2017 / 10 / 19
THE INTERNATIONAL OLYMPIC COMMITTEE (IOC) CO-HOSTED WITH THE NATIONAL OLYMPIC COMMITTEE OF LITHUANIA A FORUM THAT AIMED TO FOSTER WOMEN’S LEADERSHIP IN SPORT, LAST WEEK. THE ADVANCING WOMEN IN LEADERSHIP ROLES FORUM FOR EUROPE PROVIDED A PLATFORM FOR EUROPEAN SPORTS LEADERS TO DISCUSS HOW TO IMPROVE GENDER EQUALITY IN SPORTS LEADERSHIP, AS PART OF THE IOC’S COMMITMENT TO EQUAL PARTICIPATION BY WOMEN IN SPORT MORE BROADLY.
During two days of panel discussions led by European sports leaders and gender equality experts from outside the Olympic Movement, speakers, including IOC President Thomas Bach, and participants made the case for gender equality in leadership, and shared practical ideas for engaging more women and men in the discussion and in practice.
THE CASE FOR GENDER EQUALITY IN LEADERSHIP
“Gender equality is not a women’s issue – it’s a basic human right of profound importance,” stated the IOC President during the Forum’s opening session. “Men need to take full responsibility and work alongside women to make the world a better place. There are many ways to champion this important issue, and so let me encourage especially all the men present here today to get invovled. It is only when everyone does their part that we can make progress.”
Vytautas Dranginis photo
Speaking during the first panel discussion, “It is time for women to run for office”, Halla Tomasdottir, Icelandic business leader and 2016 presidential candidate, explained that by excluding women we fail to leverage talent: “It’s as though we’re walking around with one eye covered up – it doesn’t make sense. We need diverse voices around the table to solve the complexities of our world today.”
A diverse leadership team is a stronger leadership team for two key reasons: diversity of thinking leads to better decision-making, and an inclusive culture brings out the best leadership qualities in both men and women. Highlighting the confidence gap still existing, Halla emphasized there is no need to talk about why gender equality is important, but rather “Let’s talk about the ‘how’”.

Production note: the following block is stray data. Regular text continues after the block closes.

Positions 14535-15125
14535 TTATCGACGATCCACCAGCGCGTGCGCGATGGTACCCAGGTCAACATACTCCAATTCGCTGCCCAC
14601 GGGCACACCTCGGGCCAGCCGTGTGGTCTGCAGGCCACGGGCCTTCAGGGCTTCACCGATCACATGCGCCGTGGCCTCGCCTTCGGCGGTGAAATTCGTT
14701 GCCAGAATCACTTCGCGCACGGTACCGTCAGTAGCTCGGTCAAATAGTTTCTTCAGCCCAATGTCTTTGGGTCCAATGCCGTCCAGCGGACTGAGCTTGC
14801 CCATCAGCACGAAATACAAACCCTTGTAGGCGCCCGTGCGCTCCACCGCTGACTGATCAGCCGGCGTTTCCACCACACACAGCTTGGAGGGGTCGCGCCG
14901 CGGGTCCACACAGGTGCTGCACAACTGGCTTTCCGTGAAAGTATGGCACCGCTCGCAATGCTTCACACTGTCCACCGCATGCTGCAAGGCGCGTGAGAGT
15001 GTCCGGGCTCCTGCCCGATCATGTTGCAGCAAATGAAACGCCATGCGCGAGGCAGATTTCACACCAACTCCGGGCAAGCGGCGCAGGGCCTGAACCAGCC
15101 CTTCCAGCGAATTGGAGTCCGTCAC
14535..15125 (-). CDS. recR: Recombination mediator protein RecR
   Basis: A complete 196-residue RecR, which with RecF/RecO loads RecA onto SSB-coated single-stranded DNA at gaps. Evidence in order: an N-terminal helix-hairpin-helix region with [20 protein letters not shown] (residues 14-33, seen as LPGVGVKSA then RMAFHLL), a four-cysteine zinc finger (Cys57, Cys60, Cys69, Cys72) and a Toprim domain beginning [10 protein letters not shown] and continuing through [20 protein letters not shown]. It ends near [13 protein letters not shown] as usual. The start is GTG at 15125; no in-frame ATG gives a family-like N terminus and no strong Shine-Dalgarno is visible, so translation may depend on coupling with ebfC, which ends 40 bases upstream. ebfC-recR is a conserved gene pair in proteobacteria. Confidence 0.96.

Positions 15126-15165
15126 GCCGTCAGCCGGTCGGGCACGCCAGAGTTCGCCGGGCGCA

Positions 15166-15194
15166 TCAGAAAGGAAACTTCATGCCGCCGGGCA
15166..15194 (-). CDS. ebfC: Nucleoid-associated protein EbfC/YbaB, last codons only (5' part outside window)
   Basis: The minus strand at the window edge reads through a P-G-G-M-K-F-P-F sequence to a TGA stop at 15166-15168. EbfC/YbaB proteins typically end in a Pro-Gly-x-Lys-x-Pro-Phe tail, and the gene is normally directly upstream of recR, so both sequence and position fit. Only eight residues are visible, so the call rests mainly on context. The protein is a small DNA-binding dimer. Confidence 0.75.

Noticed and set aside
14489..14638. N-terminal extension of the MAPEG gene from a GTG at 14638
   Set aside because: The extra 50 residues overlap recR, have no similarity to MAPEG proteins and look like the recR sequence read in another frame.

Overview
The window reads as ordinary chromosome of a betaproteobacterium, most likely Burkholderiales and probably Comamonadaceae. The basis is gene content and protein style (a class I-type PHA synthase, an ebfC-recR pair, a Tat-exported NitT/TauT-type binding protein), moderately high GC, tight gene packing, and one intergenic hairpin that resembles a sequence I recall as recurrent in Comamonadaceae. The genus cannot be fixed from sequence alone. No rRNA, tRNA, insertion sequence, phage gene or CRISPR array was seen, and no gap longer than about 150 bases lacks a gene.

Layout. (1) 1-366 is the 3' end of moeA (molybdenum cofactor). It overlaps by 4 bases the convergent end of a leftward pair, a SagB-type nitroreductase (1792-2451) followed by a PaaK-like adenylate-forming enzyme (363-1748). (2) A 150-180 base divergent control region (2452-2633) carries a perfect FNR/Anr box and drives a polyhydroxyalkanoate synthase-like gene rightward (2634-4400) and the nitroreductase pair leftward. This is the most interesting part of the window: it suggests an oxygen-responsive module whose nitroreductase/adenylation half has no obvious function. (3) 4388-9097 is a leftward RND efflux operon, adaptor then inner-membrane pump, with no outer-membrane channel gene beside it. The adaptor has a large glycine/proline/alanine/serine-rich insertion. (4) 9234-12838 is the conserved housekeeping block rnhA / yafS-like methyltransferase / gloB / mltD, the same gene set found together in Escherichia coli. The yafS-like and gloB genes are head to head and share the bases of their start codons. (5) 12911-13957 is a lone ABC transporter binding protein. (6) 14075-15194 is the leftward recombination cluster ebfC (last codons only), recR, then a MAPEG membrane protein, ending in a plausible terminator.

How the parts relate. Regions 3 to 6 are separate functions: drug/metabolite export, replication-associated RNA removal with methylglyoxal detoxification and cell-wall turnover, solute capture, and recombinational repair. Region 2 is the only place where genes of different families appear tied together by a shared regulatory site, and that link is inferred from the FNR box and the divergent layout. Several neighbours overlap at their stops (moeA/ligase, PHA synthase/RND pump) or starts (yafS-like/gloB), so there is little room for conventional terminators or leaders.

During another panel entitled “Good governance: Everybody should get involved”, Kristina Thuree, Chair of the European Non-Governmental Sport Organisation’s Equality Within Sport (EWS) Committee, told the group how things have evolved since the 1980s when gender equality was considered a separate issue - a women’s issue. Today, gender balance in leadership is accepted as good governance. But still biases persist.
PRACTICAL IDEAS FOR ENGAGING MORE WOMEN
So how can sports organisations engage more women leaders? Through the four panels and two-days of exchange, numerous key actions and ideas were recommended to leaders.
Forum delegates agreed that it is time to leave their comfort zones and change the paradigm. While many good recommendations and best practices already exist, to continue the progress, these need to be transformed into concrete positive actions in a strategic manner.
They recognised the leading role of the European Olympic Committees (EOC), supporting the current work it is doing and inviting the Organisation, amongst others, to encourage European NOCs to “present candidates of both genders for elections”.
Members of the European Olympic movement were also encouraged to make use of existing funding opportunities, including Olympic Solidarity and the Erasmus + Programme of the European Union, and existing resources (e.g. e-learning platforms), to put the action into practice. Acknowledging the current situation and the diversity among countries and organisations in Europe, the Forum delegates agreed that gender balance must be the goal.
The Forum was also an ideal opportunity for the IOC to launch the Advancing Women in Leadership Platform, an online collaborative learning community, which aims to connect and inspire women in sport, and provide useful resources for leaders who support gender equality.